Central 1 Credit Union

Central 1 Credit Union

April 07, 2011 05:00 ET

Ontario's Slow Growing Economy Will Gain Momentum by 2014, Reaching 2.9 Per Cent Growth, Central 1 Chief Economist Forecasts

TORONTO, ONTARIO--(Marketwire - April 7, 2011) - Ontario's economy will grow slowly over the next few years as it gradually recovers from the recession and unemployment will remain high, according to the Ontario Economic Forecast 2011-2014, released today by Central 1 Credit Union.

"Ontario's economy will grow by about 2.7 per cent this year, compared to 3 per cent last year," says Helmut Pastrick, Central 1's Chief Economist. "That slower rate of growth will continue in 2012, dropping to 2.6 per cent in 2013 before rising to 2.9 per cent in 2014."

Central 1 expects unemployment will slowly decline, remaining above 8 per cent this year, but eventually falling to 6.5 per cent in 2014, which will be a bit above the national forecast of 6.3 per cent in 2014.

Total income generated in the economy will increase by an average 5.1 per cent annually with labour income forecast to grow 4.4 per cent. The declining but high unemployment rate will keep wage increases to just below the inflation rate for most of the forecast period.

Domestic spending is the main growth driver in the province, led by investment spending, with moderate spending by consumers.

Government investment spending will drop noticeably this year with the ending of its fiscal stimulus, while government spending on goods and services grows at a low rate in order to deal with deficits at the federal and provincial levels. The trade sector continues to post large deficits throughout the forecast.

"The gains forecast in private domestic spending and exports for 2011 and 2012 won't be enough to fully offset the absence of fiscal stimulus spending that boosted the economic recovery in 2010," Pastrick continues.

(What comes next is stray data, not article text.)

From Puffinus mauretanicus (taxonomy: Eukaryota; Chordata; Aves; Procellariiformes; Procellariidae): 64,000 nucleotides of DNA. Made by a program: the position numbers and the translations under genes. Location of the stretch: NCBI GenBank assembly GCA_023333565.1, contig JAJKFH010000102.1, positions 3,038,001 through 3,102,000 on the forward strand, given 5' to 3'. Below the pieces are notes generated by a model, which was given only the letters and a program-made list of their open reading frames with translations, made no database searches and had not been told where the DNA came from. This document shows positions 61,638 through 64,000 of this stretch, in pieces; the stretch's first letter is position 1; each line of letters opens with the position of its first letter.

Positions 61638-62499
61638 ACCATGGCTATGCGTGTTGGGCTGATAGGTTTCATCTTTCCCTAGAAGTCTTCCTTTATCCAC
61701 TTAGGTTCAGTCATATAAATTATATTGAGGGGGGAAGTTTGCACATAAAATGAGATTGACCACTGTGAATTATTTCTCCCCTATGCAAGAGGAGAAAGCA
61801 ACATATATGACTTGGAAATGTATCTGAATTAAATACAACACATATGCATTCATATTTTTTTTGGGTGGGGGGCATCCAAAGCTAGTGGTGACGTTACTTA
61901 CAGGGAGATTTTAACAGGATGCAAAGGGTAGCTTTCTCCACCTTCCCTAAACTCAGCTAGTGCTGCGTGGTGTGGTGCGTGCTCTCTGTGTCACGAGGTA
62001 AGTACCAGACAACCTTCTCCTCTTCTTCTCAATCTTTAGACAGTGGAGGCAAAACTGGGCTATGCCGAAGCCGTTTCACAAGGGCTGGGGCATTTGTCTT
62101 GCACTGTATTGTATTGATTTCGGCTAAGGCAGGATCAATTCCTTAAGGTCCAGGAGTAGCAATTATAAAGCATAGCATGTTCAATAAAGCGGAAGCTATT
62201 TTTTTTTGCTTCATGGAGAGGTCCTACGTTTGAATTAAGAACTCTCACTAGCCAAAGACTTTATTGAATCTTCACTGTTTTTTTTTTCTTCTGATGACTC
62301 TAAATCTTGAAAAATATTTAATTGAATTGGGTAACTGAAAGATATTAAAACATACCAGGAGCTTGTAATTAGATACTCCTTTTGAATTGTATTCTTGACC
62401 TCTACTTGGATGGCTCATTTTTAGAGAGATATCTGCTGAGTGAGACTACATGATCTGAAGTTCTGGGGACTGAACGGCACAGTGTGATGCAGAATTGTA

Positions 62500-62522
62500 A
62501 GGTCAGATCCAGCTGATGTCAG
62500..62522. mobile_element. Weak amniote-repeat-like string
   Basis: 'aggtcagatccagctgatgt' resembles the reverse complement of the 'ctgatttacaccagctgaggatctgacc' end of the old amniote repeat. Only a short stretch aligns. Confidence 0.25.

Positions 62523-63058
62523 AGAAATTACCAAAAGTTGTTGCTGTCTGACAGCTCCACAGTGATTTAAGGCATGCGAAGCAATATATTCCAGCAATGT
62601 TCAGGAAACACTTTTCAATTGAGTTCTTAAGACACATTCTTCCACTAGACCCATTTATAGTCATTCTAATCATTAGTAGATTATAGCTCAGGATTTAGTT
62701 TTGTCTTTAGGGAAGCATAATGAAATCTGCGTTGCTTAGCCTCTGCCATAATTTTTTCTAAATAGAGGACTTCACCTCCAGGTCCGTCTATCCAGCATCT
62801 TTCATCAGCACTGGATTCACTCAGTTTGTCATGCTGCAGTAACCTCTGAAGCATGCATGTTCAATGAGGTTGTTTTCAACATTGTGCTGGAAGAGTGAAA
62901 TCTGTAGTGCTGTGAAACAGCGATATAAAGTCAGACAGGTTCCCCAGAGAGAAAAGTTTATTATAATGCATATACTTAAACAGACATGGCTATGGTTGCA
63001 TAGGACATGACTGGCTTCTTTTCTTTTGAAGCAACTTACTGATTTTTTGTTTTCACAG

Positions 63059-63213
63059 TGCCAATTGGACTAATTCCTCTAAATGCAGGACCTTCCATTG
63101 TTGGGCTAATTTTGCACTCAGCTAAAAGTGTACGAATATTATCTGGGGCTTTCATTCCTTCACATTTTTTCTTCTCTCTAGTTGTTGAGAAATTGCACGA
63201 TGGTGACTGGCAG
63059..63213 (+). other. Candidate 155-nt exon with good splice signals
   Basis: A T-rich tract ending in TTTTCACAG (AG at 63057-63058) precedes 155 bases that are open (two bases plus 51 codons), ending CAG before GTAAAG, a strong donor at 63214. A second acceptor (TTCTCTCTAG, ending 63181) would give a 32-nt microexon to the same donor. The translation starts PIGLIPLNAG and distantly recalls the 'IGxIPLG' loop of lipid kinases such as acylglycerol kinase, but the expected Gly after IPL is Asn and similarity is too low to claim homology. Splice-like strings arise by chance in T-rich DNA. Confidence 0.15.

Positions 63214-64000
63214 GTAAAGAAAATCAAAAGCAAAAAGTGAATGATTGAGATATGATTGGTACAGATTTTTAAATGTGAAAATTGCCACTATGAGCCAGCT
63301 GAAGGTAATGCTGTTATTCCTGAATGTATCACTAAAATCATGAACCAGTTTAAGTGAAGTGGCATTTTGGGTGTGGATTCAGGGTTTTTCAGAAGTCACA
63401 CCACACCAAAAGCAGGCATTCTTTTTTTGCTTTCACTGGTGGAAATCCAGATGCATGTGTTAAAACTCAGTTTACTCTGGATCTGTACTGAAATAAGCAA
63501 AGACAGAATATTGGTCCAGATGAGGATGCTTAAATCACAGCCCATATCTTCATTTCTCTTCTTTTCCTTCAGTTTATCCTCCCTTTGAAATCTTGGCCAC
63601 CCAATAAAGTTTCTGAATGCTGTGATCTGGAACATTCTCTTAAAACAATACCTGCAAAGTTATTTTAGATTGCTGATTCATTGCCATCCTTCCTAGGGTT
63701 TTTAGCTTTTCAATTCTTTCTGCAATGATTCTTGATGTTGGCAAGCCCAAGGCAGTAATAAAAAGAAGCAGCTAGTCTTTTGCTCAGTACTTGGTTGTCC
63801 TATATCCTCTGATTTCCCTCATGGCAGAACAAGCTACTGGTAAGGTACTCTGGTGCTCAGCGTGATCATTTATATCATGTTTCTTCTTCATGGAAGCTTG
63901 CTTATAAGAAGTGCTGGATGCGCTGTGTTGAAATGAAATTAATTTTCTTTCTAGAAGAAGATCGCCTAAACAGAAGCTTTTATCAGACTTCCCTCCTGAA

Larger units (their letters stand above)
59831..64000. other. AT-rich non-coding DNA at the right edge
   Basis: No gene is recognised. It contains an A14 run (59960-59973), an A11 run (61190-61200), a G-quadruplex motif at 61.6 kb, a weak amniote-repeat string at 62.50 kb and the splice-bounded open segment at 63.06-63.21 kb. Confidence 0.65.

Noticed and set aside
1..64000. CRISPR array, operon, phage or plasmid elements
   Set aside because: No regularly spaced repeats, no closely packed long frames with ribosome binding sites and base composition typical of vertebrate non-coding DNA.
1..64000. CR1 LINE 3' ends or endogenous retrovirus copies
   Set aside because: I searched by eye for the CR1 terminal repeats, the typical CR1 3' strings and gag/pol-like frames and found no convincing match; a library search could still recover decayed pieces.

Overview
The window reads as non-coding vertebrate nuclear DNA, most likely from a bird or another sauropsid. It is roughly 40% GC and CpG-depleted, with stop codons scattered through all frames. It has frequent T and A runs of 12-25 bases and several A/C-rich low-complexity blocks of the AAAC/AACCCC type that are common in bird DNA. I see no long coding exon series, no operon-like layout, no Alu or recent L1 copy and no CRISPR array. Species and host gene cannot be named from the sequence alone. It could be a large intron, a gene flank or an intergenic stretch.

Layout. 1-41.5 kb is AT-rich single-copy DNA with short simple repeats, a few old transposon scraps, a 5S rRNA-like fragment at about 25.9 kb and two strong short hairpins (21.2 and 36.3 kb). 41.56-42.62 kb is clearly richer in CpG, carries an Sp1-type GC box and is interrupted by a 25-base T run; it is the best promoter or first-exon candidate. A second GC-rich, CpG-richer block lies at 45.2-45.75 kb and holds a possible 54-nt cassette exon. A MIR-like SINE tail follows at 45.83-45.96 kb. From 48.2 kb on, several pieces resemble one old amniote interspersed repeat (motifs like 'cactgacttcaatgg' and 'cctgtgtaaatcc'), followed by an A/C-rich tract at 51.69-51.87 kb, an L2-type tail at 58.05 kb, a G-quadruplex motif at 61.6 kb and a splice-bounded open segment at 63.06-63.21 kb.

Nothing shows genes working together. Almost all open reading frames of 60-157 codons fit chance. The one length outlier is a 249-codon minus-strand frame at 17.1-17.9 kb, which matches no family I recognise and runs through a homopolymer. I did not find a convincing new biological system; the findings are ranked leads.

Highlights of the report:

  • Business investment spending stands out as the most robust sector of the economy, growing at an average 6 per cent annual rate during the forecast period.
  • Rising oil prices are putting a brake on the province's economic recovery, Pastrick says.
  • House prices and sales are likely to remain stable until 2013 when growth in income, jobs and population will spur sales and prices.
  • Corporate profits will continue to rebound, but not as rapidly as in 2010. Inflation will spike higher this year due to energy and food prices, but will settle down in the following three years to just above 2 per cent a year.
  • The loonie will remain above par with the U.S. dollar, reducing the province's exports until 2014 when a declining dollar will stimulate GDP growth to 2.9 per cent.
  • The loonie will start to decline once the U.S. begins raising interest rates for the first time since the financial crisis.

"Ontario's trade deficit is forecast to widen each year as moderate export growth will not be enough to offset rising imports," Pastrick says. "Canada's high currency and slow growth in the U.S. will dampen exports. It will take time for companies to diversify to new markets and products."

Pastrick is one of the private economic forecasters the province includes in its budget planning.

The full report, Ontario Economic Forecast 2011-2014, is available here.

Central 1

Central 1 is the central financial facility and trade association for the B.C. and Ontario credit union systems. Central 1 represents a consumer-oriented, full-service retail financial system that serves 2.9 million members and holds $70 billion in assets and is owned primarily by its member credit unions, 45 in B.C. and 119 in Ontario.

With offices in Vancouver, Mississauga, and Toronto, Central 1 provides a wide range of services such as liquidity management, direct banking, and flexible payment service solutions. For more information, visit www.central1.com.

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